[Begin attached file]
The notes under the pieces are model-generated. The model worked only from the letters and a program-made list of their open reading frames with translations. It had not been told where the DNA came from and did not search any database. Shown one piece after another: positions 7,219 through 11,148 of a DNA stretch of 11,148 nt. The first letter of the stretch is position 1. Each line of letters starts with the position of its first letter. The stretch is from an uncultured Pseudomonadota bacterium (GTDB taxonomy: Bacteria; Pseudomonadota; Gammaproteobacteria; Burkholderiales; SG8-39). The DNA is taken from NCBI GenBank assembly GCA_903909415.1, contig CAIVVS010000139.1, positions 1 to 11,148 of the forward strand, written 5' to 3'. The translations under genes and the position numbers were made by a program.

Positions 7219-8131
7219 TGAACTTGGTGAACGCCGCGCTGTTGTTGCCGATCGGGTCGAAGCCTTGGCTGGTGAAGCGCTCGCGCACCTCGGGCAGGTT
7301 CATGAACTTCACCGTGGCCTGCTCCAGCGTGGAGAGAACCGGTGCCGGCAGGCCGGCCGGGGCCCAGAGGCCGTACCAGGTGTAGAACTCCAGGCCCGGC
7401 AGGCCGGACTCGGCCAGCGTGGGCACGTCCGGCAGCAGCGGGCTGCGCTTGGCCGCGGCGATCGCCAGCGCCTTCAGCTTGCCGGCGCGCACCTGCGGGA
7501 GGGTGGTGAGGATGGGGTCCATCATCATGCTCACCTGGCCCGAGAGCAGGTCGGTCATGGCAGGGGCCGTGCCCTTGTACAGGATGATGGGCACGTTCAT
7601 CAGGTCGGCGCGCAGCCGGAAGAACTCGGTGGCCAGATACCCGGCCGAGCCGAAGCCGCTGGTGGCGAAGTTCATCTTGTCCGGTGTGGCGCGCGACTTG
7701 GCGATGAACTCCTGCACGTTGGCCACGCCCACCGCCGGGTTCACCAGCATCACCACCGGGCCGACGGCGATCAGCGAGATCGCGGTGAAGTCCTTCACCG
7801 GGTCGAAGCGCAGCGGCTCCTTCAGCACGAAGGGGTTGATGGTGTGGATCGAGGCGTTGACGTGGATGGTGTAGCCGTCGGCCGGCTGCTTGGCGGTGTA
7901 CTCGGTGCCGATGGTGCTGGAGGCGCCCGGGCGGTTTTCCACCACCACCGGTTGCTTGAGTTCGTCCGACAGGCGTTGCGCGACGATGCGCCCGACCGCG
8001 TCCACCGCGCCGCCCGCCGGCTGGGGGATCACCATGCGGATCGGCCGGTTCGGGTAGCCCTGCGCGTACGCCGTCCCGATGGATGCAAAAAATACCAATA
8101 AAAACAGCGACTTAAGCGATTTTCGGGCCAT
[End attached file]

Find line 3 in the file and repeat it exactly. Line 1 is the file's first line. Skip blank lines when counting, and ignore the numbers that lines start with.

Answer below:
7219 TGAACTTGGTGAACGCCGCGCTGTTGTTGCCGATCGGGTCGAAGCCTTGGCTGGTGAAGCGCTCGCGCACCTCGGGCAGGTT